Oliver gripped the computer with both hands, his face close to the screen, his breath trapped in his aching lungs. Seth, tall and lean, his pretty, still-boyish face aglow from the joy of performing, was in the middle of the studio, hands clasped in front of him, eyes closed and head tilted slightly as he sang a song Oliver wasn’t familiar with. Oliver was transfixed by the lines of Seth’s long throat, by the way the fitted shirt he wore accentuated the breadth of his shoulders, by the small smile on his face as he sang. It was Seth, but now so much more than the captivating boy he had loved all those years ago.

Memories came rushing back to Oliver, tumbling over each other as if trying to assert their dominance: Seth in his Bakerfield Prep uniform, sitting across from Oliver in their French class, smiling shyly. Seth’s Adam’s apple bobbing as he swallowed nervously before pushing open Oliver’s bedroom door after they decided to take their relationship to the next level. Seth’s head thrown back, laughing at something his dad said at dinner, eyes sparkling with warmth as he turned to look at Oliver. A warm, sunny Saturday just after Oliver had graduated from Bakerfield when Seth, home from his first year at university in New York City, had managed to spend the night when Oliver’s parents were gone for the weekend.

That was it. That was the day that would forever be branded in Oliver’s memory: his hand running through Seth’s thick, light brown hair. Seth, eyes closed and still sleepy, turning his head to press a kiss to the inside of Oliver’s wrist. Seth falling back asleep and Oliver’s arm going numb, him knowing nothing on earth would make him move and wake Seth. Because Oliver had known even then how precious and fleeting these moments were, even if the two of them didn’t want to admit that things were changing, that life was moving too fast for them to keep up, that they were still kids and had no idea how hard life would get when they were finally on their own. He’d had that entire Saturday with the person he loved in his arms, unable to accept that it might be the last time he would get the opportunity.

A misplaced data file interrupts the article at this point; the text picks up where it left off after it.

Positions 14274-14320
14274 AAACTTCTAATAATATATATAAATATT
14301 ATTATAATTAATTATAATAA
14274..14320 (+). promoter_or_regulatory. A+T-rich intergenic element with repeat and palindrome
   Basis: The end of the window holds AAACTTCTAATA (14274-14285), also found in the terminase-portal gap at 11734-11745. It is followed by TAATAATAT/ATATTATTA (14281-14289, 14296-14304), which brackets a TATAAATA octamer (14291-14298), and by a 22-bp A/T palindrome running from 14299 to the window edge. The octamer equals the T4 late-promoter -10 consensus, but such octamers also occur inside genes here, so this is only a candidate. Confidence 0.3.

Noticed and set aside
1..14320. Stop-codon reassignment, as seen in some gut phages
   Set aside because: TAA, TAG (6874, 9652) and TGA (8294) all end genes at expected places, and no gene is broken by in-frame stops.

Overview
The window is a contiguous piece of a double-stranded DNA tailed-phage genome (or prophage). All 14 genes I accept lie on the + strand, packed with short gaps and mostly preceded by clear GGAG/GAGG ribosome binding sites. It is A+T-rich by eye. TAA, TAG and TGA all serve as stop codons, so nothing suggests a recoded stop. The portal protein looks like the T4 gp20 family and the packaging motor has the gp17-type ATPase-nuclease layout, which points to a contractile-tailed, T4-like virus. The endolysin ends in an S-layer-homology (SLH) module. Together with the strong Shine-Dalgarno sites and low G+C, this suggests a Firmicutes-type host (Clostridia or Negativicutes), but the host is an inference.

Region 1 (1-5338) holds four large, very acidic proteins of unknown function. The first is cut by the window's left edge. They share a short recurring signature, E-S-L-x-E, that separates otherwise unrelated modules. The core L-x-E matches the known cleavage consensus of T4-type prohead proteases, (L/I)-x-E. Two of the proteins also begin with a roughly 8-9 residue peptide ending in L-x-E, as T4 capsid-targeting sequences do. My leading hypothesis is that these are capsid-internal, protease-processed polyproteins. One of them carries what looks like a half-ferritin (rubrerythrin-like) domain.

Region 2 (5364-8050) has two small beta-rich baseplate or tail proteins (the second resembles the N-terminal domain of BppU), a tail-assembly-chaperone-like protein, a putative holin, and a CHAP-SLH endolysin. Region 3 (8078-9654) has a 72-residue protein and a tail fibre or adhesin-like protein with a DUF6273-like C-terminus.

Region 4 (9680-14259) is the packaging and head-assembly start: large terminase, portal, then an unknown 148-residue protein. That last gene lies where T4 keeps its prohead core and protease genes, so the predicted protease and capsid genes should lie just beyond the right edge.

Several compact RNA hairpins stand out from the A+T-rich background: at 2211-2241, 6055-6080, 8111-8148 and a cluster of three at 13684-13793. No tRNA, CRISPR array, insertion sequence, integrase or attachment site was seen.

Oliver swallowed around the lump that had risen in his throat at the first sound of the voice that belonged to the only person he’d ever really loved. He clicked on the pause button and tried to catch his breath. Seth was frozen in mid-action on his screen, turned to the left as if acknowledging the hosts of the show. Why was he on The Today Show? Why did Gus send him this? He scrolled back up to read the message of the email.

Hope this makes your day better.

Oliver attempted a laugh; a strangled, sad sound came out. He noticed the clock in the lower right-hand corner of his computer screen. “Shit,” he muttered, flipping the screen closed and jamming the laptop roughly in his satchel. He would deal with this later, whatever that meant. For now, he had about three minutes to get fifteen minutes away. He stepped out onto the slick stones that made up the walkway to his flat and pulled the heavy wooden door shut. The icy cold wind cut through every layer he had on, and he tried to stop thinking of how beautiful Seth’s bare skin had been with the midday sun shining on him at two in the afternoon on that warm and lazy Saturday, him spread out on Oliver’s bed, smiling as if he weren’t about to shatter Oliver’s heart into a million pieces just a few hours later.

Look for The Bones Of You in bookstores this Fall. Pre-orders for US/Canada on September 16 at